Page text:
Did you ever notice that Judaism promotes an attitude of gratitude? In the Torah, God announces that Creation is good, and commands a blessing of thanks after eating.
Shabbat, the festivals, and most of the holidays both biblical and modern reflect gratitude. Expressions of thanksgiving fill the Psalms and prayer books.
In gratitude to women, whose activities benefit the family and community, Kabalists instituted the Shabbat recitation of Eshet Chayil, A Woman of Valor, an excerpt from Proverbs 31.
Formal blessings abound for every conceivable occasion. But beyond religious ritual and obligation, does gratitude have a more significant objective?
Modern research offers some surprising answers. Five different studies at the University of Kentucky demonstrated a consistent link between gratitude and lower aggression.
Researchers concluded that gratitude increases empathy, inspiring people to identify and express positive connections to and concern for others, and motivates pro-social behaviors in contrast to aggressive behaviors (C. Nathan DeWall et al, A Grateful Heart is a Non-violent Heart).
In other words, there is empirical evidence that gratitude fosters behaviors like love the stranger, care for the needy, do not steal, and pursue peace — all of which are explicitly Jewish moral values.
In Ethics of the Fathers, Ben Zoma teaches, “Who is rich? He who rejoices in his portion.”
Again, science concurs. In a UC Berkeley study using daily journaling, researchers found that the number of recorded “gratitude experiences” directly correlated with increased happiness, greater satisfaction with life, higher resilience to stress, and reduction in numerous physical maladies (Emiliana Simon-Thomas, A ‘Thnx’ a Day Keeps the Doctor Away). While uplifting society, gratitude also benefits the individual.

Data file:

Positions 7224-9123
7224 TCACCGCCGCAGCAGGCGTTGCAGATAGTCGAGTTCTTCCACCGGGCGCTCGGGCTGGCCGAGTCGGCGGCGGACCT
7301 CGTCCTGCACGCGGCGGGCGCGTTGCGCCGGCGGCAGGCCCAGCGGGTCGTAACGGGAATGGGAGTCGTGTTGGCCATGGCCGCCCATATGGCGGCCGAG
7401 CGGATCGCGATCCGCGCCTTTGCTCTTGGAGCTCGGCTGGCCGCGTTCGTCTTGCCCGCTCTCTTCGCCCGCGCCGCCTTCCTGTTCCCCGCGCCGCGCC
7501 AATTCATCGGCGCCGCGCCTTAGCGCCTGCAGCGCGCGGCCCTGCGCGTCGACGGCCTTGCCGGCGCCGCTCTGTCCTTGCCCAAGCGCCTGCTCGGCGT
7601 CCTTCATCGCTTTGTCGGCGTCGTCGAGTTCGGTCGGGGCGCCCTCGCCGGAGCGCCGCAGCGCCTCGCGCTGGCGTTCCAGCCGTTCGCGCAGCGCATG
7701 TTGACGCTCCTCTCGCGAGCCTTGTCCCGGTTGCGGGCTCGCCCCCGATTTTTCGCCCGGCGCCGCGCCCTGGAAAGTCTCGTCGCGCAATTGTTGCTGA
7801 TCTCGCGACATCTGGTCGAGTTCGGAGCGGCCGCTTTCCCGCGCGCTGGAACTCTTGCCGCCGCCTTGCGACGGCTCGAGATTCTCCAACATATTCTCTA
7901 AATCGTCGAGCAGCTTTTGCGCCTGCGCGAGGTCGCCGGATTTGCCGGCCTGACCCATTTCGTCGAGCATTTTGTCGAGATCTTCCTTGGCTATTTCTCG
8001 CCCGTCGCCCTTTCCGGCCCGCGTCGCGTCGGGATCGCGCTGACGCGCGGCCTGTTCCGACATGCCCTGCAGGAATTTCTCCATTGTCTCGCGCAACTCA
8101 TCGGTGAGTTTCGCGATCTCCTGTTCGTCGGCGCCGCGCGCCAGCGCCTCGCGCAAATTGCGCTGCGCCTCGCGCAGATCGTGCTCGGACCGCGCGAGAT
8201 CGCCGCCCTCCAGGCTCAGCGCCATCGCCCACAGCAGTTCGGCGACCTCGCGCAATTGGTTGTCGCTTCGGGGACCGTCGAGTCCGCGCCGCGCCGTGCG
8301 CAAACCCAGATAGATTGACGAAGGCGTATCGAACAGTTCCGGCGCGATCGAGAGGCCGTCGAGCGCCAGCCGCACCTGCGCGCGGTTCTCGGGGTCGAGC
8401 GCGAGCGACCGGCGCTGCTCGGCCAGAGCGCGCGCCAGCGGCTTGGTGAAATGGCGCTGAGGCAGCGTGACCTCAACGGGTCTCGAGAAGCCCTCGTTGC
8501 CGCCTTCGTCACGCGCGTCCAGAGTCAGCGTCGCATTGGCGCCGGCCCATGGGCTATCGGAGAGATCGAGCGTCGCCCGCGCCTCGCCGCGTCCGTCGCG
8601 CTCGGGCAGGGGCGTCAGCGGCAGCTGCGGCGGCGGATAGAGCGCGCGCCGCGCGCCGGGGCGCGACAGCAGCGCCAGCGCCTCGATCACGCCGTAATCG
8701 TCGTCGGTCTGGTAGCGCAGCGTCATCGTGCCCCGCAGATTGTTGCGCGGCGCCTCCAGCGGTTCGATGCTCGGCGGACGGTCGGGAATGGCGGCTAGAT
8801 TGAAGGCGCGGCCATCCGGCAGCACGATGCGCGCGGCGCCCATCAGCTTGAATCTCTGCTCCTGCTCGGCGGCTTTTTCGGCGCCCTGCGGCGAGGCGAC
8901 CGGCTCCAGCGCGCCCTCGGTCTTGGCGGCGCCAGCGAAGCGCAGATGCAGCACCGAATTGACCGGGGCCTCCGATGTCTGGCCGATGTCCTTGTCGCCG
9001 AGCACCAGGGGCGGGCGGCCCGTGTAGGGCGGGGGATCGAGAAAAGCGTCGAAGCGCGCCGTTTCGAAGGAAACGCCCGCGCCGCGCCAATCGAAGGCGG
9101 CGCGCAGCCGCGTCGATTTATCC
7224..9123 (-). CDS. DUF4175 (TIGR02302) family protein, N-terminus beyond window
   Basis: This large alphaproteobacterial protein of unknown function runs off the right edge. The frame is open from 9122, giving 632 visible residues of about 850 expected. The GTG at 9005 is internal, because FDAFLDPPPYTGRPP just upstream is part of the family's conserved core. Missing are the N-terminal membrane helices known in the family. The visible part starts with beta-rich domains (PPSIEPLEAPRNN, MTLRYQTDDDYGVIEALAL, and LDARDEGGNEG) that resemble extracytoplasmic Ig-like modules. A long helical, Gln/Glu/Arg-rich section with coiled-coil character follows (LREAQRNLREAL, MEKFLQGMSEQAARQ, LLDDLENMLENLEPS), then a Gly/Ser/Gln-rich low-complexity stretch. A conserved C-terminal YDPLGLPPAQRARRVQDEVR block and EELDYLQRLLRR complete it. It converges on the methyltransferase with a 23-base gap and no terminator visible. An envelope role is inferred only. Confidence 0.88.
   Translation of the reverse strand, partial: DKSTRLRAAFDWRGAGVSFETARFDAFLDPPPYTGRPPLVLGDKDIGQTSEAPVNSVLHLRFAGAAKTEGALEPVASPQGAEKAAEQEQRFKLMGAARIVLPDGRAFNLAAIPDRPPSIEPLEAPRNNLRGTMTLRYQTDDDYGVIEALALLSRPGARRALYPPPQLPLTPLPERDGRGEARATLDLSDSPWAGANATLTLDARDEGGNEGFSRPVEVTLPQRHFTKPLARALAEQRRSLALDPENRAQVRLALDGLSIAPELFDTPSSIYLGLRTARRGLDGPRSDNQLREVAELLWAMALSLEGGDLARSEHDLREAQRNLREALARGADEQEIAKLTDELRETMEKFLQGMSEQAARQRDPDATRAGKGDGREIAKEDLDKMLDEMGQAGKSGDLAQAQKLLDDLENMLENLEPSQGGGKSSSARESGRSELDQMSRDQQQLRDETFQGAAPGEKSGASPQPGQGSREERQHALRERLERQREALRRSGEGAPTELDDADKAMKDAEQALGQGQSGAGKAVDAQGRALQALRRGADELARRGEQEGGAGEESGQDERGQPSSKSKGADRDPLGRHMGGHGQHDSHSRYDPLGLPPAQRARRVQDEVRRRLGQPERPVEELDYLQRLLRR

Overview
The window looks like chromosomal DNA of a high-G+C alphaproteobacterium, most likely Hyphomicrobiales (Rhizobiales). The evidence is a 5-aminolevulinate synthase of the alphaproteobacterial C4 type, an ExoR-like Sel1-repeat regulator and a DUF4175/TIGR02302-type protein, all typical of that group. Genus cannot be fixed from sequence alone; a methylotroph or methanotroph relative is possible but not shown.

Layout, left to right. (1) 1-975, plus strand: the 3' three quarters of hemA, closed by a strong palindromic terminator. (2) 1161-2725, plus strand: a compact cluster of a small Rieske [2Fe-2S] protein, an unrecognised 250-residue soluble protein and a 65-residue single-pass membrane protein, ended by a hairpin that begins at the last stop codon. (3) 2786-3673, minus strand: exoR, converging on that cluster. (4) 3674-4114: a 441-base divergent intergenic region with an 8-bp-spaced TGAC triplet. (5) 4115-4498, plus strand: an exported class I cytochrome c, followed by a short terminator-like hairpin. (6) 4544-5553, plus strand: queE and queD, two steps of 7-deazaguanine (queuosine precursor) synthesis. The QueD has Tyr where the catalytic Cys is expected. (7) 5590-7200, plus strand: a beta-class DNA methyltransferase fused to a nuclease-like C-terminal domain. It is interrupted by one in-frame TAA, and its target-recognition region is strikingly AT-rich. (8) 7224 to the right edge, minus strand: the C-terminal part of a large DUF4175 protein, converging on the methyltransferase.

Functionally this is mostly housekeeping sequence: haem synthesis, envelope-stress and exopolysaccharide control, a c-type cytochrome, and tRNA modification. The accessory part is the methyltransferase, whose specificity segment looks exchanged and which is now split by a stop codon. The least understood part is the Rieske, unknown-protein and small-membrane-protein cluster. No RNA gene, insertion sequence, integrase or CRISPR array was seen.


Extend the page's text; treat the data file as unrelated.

The positive personal and social effects of an attitude of gratitude, however, only emerge when attitude is turned into action.
In a summary of the 2012 Gratitude Survey conducted for the John Templeton Foundation, researcher Janice Kaplan reported that while most Americans describe themselves as grateful, barely 50 percent express gratitude on a regular basis even though more than 90 percent agree that gratitude leads to greater fulfillment and a richer life.
Of particular note were the bell-curve findings that those identifying as religious believe they have much to be thankful for (75 percent) and express gratitude regularly (63 percent) compared to the non-religious (39 percent and 32 percent, respectively).
So how can we instill the menschlich (decent, exemplary human) trait of gratitude in ourselves, and in our children and grandchildren?
While religious living is one path, the Pew Report on Jewish life (2013) points out that there is an increasing secularization of younger generations and a rejection of religious traditions overall.
Is gratitude a lost cause for the secular Jew? Or could the deliberate cultivation of gratitude as a genuinely Jewish value be a parallel path for building Jewish identity?
The Hebrew words for thank and acknowledge (todah and hodah) share the same root, linking gratitude with the conscious recognition or awareness of something that merits thankfulness.